Also called family therapy, marriage and family therapy is an area of behavioral science that works with families and/or couples to foster and nurture change and development among its members as part of the family unit. Marriage and family therapy emphasizes relationships as important factors in an individual's psychological health. Marriage and Family Therapists, or MFTs, are trained to evaluate, diagnose and treat individuals, couples, families and groups to build satisfying and productive relationships. They treat mental, emotional and behavioral concerns for individuals, couples and families.
*Located in the Mercer Family Therapy Center in the Sheffield Medical Building, Suite 107, at 1938 Peachtree Road in Atlanta, Georgia.
Nephrologists are internal medicine physicians with specialized training in the diagnosis and treatment of kidney diseases. They also diagnose and treat the diseases that can lead to kidney failure, such as diabetes mellitus and polycystic kidney disease. A patient is typically referred to a nephrologist when protein or blood is found in their urine, or if the patient is experiencing severely high blood pressure, kidney stones, renal insufficiency or kidney failure.
Psychiatry is a specialty that involves the prevention, diagnosis and treatment of mental disorders, emotional disorders, psychotic disorders, mood disorders, anxiety disorders, substance-related disorders, sexual and gender identity disorders, and adjustment disorders. Psychiatrists may use diagnostic laboratory tests, prescribed medications, evaluation and treatment of psychological and interpersonal problems with individuals and families, and intervention for coping with stress, crises and other problems as tools in their practice. Subspecialties in psychiatry include: addiction psychiatry, brain injury medicine, child and adolescent psychiatry, clinical neurophysiology, forensic psychiatry, geriatric psychiatry, hospice and palliative medicine, pain medicine, psychosomatic medicine, and sleep medicine.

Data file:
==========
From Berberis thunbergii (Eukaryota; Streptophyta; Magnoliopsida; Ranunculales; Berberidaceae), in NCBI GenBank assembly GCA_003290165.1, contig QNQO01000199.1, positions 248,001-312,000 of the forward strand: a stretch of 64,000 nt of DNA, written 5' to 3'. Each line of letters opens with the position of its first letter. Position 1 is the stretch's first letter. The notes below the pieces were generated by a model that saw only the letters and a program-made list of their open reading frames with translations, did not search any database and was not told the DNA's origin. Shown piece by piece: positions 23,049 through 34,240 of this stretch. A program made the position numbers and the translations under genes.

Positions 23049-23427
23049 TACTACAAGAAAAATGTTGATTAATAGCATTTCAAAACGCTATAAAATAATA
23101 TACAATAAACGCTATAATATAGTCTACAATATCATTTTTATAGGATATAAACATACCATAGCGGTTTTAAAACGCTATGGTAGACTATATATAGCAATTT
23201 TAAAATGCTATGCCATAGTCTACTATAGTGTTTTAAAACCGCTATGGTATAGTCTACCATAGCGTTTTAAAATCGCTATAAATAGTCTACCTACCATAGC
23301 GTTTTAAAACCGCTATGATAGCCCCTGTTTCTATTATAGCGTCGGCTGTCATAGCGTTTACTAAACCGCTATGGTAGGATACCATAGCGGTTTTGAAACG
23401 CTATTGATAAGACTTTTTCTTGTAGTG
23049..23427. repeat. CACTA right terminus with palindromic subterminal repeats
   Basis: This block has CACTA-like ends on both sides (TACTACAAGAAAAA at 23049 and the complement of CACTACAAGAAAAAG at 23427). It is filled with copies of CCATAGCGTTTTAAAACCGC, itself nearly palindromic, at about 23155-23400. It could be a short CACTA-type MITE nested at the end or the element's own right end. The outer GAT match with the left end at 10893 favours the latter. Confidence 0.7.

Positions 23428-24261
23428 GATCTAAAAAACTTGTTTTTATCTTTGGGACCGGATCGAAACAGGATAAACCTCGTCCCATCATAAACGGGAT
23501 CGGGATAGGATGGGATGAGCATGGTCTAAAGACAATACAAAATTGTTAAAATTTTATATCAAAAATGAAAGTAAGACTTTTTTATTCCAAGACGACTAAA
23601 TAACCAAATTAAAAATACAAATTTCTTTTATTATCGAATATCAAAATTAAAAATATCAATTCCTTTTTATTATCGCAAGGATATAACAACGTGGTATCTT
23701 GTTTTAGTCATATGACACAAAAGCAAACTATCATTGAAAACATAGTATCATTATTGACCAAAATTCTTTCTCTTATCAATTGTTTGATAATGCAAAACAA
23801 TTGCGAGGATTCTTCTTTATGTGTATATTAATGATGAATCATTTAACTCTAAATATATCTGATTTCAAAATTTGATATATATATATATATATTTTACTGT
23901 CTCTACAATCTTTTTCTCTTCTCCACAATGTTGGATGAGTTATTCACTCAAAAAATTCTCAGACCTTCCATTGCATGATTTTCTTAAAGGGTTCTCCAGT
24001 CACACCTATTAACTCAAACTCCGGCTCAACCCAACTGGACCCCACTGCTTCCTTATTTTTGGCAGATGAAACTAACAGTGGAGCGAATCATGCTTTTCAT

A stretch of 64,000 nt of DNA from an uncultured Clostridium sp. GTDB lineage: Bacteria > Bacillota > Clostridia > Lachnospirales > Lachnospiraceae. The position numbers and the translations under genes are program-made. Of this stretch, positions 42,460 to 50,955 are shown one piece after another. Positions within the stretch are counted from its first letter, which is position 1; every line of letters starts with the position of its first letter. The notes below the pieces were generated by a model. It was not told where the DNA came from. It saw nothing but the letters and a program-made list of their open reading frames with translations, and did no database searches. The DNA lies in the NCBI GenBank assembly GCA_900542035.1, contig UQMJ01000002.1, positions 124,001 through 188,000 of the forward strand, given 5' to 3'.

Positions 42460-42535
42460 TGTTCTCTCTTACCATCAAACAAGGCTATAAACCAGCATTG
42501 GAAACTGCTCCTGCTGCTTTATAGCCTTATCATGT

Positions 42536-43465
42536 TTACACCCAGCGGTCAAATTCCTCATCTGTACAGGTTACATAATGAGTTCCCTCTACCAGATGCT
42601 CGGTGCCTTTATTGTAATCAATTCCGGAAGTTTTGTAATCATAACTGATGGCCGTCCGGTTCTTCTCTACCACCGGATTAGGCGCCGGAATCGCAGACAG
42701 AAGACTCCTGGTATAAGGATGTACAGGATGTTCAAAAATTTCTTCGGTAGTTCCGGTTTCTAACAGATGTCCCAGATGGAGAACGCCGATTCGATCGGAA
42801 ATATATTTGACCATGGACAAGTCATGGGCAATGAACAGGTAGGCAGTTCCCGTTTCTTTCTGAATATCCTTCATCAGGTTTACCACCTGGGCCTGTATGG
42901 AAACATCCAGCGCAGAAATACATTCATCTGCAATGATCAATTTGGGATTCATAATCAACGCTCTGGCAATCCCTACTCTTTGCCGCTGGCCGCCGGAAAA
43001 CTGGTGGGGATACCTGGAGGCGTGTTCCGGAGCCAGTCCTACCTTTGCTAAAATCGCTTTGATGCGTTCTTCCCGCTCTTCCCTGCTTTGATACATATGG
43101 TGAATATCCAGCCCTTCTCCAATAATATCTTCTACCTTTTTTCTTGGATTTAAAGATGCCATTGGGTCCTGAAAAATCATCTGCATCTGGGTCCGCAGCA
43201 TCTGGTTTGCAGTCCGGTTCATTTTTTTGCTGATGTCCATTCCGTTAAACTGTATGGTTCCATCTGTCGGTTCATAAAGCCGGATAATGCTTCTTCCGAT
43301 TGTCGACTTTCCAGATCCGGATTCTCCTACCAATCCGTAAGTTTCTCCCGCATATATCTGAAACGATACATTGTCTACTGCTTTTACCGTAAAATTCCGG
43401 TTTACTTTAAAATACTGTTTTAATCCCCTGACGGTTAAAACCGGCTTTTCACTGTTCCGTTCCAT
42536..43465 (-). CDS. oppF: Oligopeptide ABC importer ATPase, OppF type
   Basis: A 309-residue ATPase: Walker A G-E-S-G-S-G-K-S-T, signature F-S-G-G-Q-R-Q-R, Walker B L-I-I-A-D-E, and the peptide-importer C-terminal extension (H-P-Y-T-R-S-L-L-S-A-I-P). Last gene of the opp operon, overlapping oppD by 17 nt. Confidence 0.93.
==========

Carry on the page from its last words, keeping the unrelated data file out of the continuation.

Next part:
Psychology is a doctoral-level profession. Psychologists study both normal and abnormal functioning and treat patients with mental and emotional problems. They also study and encourage behaviors that build wellness and emotional resilience in their patients.
Pulmonologists are internal medicine physicians with special training in the diagnosis and treatment of diseases of the lungs and bronchial tubes, including the upper respiratory tract (nose, pharynx and throat), as well as the heart. Pulmonologists often treat conditions and diseases such pneumonia, asthma, tuberculosis, emphysema and complicated chest infections. A patient is typically referred to a pulmonologist when they have complex pulmonary problems, including emphysema, tuberculosis, asthma, complicated chest infections, pulmonary complications associated with AIDS, and injury.
Physicians specializing in Sports Medicine are primarily concerned with the emergency assessment and care of acutely injured athletes, as well as the diagnosis, treatment and management of common sports injuries and illnesses, the management of medical problems of the athlete, rehabilitation of ill and injured athletes, and exercise as treatment.